Please find below the complete definition of sub strobogrammatic-numbers():

sub strobogrammatic-numbers(\$start, \$stop) {
die "ERROR: Invalid start number [\$start].\n"
unless \$start < \$stop;

my %digits = (6 => 9, 8 => 8, 9 => 6);

my @strobogrammatic = ();
for \$start .. \$stop -> \$n {
next if \$n < 10;

my \$found = True;
my @match = ();
for \$n.comb -> \$i {
if %digits{\$i}:exists {
@match.push: %digits{\$i};
}
else {
\$found = False;
last;
}
}

if \$found {
@strobogrammatic.push: \$n
if \$n == @match.join('').flip;
}
}

return @strobogrammatic;
}

Let’s solve the task in Perl first with the help of sub strobogrammatic_numbers() we created above.

my \$A = \$ARGV || 50;
my \$B = \$ARGV || 100;

print sprintf("[%s]\n", join ', ', strobogrammatic_numbers(\$A, \$B));

How about doing the same in Raku? I love the power of MAIN(), you can do so much with it. I try to put in as much parameter validation as possible in there.

use v6.d;

sub MAIN(Int :\$A where { \$A >= 1 } = 50,
Int :\$B where { \$B >= 1 } = 100) {
strobogrammatic-numbers(\$A, \$B).join(', ').say;
}

Being a fan of TDD, I try to get unit test done as well.

use Test::More;
use Test::Deep;

is_deeply( [ strobogrammatic_numbers(50, 100) ],
[ 69, 88, 96 ],
'testing A=50, B = 100' );

Raku unit test is fun as well.

use Test;

is-deeply strobogrammatic-numbers(50, 100),
(69, 88, 96),
'testing \$A=50, \$B=100';

done-testing;

A 0/1 string is a string in which every character is either 0 or 1.

Write a script to perform switch and reverse to generate S30 as described below:

switch:

Every 0 becomes 1 and every 1 becomes 0. For example, “101” becomes “010”.

reverse:

The string is reversed. For example, "001” becomes “100”.

With that, I didn’t bother getting S1000 generated.

Instead I only attempted to get S30 0/1 string.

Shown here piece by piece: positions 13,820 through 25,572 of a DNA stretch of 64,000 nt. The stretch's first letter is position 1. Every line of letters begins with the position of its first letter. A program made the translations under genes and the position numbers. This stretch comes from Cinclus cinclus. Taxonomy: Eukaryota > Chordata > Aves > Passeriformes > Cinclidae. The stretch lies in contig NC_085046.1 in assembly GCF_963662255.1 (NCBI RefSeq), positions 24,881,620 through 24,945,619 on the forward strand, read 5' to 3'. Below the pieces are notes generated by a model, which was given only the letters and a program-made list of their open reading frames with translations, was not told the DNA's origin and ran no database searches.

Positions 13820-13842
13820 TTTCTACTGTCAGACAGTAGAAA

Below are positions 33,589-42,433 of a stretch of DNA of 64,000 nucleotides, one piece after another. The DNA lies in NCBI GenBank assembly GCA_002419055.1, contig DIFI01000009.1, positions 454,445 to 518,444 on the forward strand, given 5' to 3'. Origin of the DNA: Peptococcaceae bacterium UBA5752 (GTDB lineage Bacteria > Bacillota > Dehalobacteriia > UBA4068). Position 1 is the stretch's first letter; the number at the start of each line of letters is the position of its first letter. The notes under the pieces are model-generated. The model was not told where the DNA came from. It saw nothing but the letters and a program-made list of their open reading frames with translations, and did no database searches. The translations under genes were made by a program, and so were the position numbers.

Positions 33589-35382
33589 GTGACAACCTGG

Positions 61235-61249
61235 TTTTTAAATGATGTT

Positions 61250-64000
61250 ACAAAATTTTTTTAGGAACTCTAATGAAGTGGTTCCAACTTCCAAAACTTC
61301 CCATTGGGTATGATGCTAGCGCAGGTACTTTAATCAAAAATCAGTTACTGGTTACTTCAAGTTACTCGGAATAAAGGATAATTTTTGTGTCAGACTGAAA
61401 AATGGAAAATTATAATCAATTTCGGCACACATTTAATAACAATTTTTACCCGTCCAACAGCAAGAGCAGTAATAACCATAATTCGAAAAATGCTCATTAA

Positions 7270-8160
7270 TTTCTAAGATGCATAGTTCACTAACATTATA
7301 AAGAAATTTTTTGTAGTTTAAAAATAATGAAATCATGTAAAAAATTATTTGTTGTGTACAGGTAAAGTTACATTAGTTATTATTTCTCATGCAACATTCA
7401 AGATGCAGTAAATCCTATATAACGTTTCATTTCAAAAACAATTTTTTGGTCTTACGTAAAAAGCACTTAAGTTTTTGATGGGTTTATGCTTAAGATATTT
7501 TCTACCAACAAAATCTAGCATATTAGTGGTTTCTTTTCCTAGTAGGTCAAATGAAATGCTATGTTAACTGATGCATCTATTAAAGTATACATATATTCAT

sub string_0_1 {
my (\$string) = @_;

die "ERROR: Missing string.\n"
unless defined \$string;
die "ERROR: Invalid string [\$string].\n"
unless (\$string =~ /s\d+/i);

if (\$string =~ /(\d+)/) {
my \$limit = \$1;
die "ERROR: Invalid string [\$string]. S30 is the limit.\n"
if (\$limit > 30);

my \$string_0_1 = '';
foreach (1 .. \$limit) {
my \$_string_0_1 =  reverse \$string_0_1;
\$_string_0_1    =~ tr///;
\$_string_0_1    =  '0'. \$_string_0_1;
\$string_0_1     =  \$string_0_1 . \$_string_0_1;
}

return \$string_0_1;
}
}

As you know, I try to translate the Perl solution when it comes to do Raku. I had hard time to find the Raku version of the following line:

if (\$string =~ /(\d+)/) {

My Raku regex knowledge is limited, so I google it but couln’t find any solution. At this point, I thought of asking the Raku experts on the @PerlWChallenge twitter handle. Then I found this in the end.

my \$limit = .Int for \$string ~~ m/(\d+)/;

I am not impressed with the solution, though.

I am sure there must be a better solution out there.

sub string_0_1(\$string) {

my \$limit = .Int for \$string ~~ m/(\d+)/;
die "ERROR: Invalid string [\$string]. S30 is the limit.\n"
if \$limit > 30;

my \$string_0_1 = '';
for 1 .. \$limit {
my \$_string_0_1 =  \$string_0_1.flip;
\$_string_0_1    ~~ tr///;
\$_string_0_1    =  '0' ~ \$_string_0_1;
\$string_0_1     =  \$string_0_1 ~ \$_string_0_1;
}

return \$string_0_1;
}

Time to get the task done in Perl first.

use strict;
use warnings;

my \$string = \$ARGV;
print sprintf("%s\n%s\n", \$string, string_0_1(\$string));

and in Raku now. I love the parameter validation feature of MAIN()

use v6.d;

sub MAIN(Str :\$string where { \$string ~~ m:i/^s\d+\$/ } = 'S5') {
string_0_1(\$string).say;
}

Quick unit test in Perl, kept it simple.

use Test::More;

is(string_0_1('S2'), '001',             'testing S2');
is(string_0_1('S3'), '0010011',         'testing S3');
is(string_0_1('S4'), '001001100011011', 'testing S4');

done_testing;

Similar unit test in Raku.

use Test;

is string_0_1('S2'), '001',             'testing S2';
is string_0_1('S3'), '0010011',         'testing S3';
is string_0_1('S4'), '001001100011011', 'testing S4';

done-testing;

That’s it for this week. Speak to you soon.

SO WHAT DO YOU THINK ?

If you have any suggestions or ideas then please do share with us.